Talk:London Assembly

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The constituencies map needs updating - it currently shows 7 Labour and 7 Conservative, rather than 6 and 8 respectively. I think it's Merton & Wandsworth that's wrong (my London geography is less than brilliant ;) Sjorford 17:16, 25 Feb 2004 (UTC)

It is, indeed, Merton & Wandsworth; sadly, however, because the image is antialiased, I can't update it myself; I'll ask Morwen.
James F. (talk) 18:22, 25 Feb 2004 (UTC)
Done. Morwen 18:22, Feb 25, 2004 (UTC)
... or, of course, I could just procrastinate and let the wonderful Morwen find out for herself :-)
James F. (talk) 04:26, 26 Feb 2004 (UTC)


The original ordering, by me, was

Green, Labour, LibDem, Tory

ie alphabetical, but using informal names

Someone later changed those to the formal terms for the parties (Liberal Democrats, Conservative), without noticing the list needed resorting. Morwen 20:09, May 9, 2004 (UTC)

Ah, that explains the otherwise odd order but ordering by number of seats has other benefits anyway. --VampWillow 20:29, 2004 May 9 (UTC)

Election System[edit]

If you follow the link to the Additional Member System page, the page is about a 'family' of election systems and London uses the Parallel voting branch so the page really should link to there instead. But isn't it referred to as Additional Member System in London? Don't want to make a change just to have it reverted by someone because its confusing. Mattlore (talk) 06:00, 15 May 2008 (UTC)Reply[reply]

No, London uses AMS. Note how few Conservatives have been elected on the list despite a high vote and you'll see the link. What is "parallel" is that voting for the Mayor has zero effect on the Assembly & vice versa. Timrollpickering (talk) 08:41, 26 September 2008 (UTC)Reply[reply]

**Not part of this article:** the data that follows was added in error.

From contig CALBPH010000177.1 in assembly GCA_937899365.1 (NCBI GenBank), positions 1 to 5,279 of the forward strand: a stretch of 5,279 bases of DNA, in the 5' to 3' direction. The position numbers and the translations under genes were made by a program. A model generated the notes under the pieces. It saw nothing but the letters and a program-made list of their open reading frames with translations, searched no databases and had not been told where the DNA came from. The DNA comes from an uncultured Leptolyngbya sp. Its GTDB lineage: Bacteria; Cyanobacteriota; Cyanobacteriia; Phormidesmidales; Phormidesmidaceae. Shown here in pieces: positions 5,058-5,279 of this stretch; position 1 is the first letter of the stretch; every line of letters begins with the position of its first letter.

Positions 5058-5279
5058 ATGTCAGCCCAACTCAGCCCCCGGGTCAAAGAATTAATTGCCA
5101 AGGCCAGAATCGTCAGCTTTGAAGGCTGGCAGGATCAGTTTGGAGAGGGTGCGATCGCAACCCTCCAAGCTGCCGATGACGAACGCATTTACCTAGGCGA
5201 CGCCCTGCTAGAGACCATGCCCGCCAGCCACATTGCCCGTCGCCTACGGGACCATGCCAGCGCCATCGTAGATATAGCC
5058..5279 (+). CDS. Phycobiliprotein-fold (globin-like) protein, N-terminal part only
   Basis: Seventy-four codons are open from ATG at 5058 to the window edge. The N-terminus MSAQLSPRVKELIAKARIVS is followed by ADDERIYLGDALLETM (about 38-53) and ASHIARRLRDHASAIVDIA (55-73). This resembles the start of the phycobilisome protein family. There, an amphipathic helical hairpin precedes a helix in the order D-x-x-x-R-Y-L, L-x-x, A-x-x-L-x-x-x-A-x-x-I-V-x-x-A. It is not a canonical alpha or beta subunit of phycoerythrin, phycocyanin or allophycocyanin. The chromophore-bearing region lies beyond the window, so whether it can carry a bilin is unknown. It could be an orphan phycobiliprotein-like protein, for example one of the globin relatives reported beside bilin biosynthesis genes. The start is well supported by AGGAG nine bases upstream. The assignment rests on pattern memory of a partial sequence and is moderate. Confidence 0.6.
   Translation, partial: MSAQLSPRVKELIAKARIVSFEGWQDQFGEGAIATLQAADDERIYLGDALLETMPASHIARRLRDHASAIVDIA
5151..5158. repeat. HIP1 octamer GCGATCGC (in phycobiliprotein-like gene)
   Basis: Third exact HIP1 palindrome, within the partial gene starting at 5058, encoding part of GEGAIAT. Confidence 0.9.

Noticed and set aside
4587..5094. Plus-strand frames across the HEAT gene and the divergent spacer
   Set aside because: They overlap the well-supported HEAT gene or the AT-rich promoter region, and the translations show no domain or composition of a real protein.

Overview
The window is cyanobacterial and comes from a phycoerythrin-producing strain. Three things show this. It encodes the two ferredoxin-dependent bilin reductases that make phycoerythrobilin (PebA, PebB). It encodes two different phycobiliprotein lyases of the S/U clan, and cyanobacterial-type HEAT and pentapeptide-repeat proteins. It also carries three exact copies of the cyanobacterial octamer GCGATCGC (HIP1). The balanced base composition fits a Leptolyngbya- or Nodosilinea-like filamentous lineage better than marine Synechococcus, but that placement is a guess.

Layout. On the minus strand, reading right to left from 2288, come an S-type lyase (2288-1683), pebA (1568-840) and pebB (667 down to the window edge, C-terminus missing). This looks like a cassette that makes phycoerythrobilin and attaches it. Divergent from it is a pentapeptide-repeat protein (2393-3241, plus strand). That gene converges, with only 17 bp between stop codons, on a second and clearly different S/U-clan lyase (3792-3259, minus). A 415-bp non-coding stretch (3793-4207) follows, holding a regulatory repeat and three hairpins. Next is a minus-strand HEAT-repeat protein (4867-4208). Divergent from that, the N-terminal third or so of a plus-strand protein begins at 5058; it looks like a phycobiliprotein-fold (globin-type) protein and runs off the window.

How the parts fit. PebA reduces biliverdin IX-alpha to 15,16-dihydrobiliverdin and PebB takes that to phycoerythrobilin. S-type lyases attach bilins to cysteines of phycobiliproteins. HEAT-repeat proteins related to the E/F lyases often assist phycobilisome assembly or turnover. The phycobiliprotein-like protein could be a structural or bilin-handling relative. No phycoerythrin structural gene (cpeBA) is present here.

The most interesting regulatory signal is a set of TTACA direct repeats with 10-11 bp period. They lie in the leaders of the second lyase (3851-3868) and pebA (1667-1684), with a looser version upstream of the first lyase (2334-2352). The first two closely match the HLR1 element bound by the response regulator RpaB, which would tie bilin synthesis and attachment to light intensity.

Ah, I see - so it seems to be a MMP system. What had confused me was the lack of overhang leaving the final result weighted in favour of Labour and the Conservatives. Mattlore (talk) 09:49, 26 September 2008 (UTC)Reply[reply]
I think the lack of an overhand has more to do with 44% of the seats being allocated by the list, so it would take a pretty big sweep for one party to get enough constituencies to bring it into effect. There's an inevitable large party bias but that's standard in most systems. Timrollpickering (talk) 20:19, 28 October 2008 (UTC)Reply[reply]
14 seats are elected directly and the other 11 by counting the 25 under modified D'Hondt[1]. However, that said, I am confused why 100,040 votes wasn't enough to get UKIP a seat when Lib Dems got 2 with 150,447 votes.Dan88888 (talk) 12:10, 6 May 2012 (UTC)Reply[reply]

I think it is MMP. As the 11 members are elected considering all votes cast overall across London, it is Mixed Member PR (at the city level), not AMS. AMS is used in Scotland and votes there do not leave regions. there is no overall aspect. — Preceding unsigned comment added by (talk) 07:12, 6 November 2023 (UTC)Reply[reply]

There's a 5% threshold to qualify for list seats. At most elections one or more parties falls foul of this. Timrollpickering (talk) 12:12, 6 May 2012 (UTC)Reply[reply]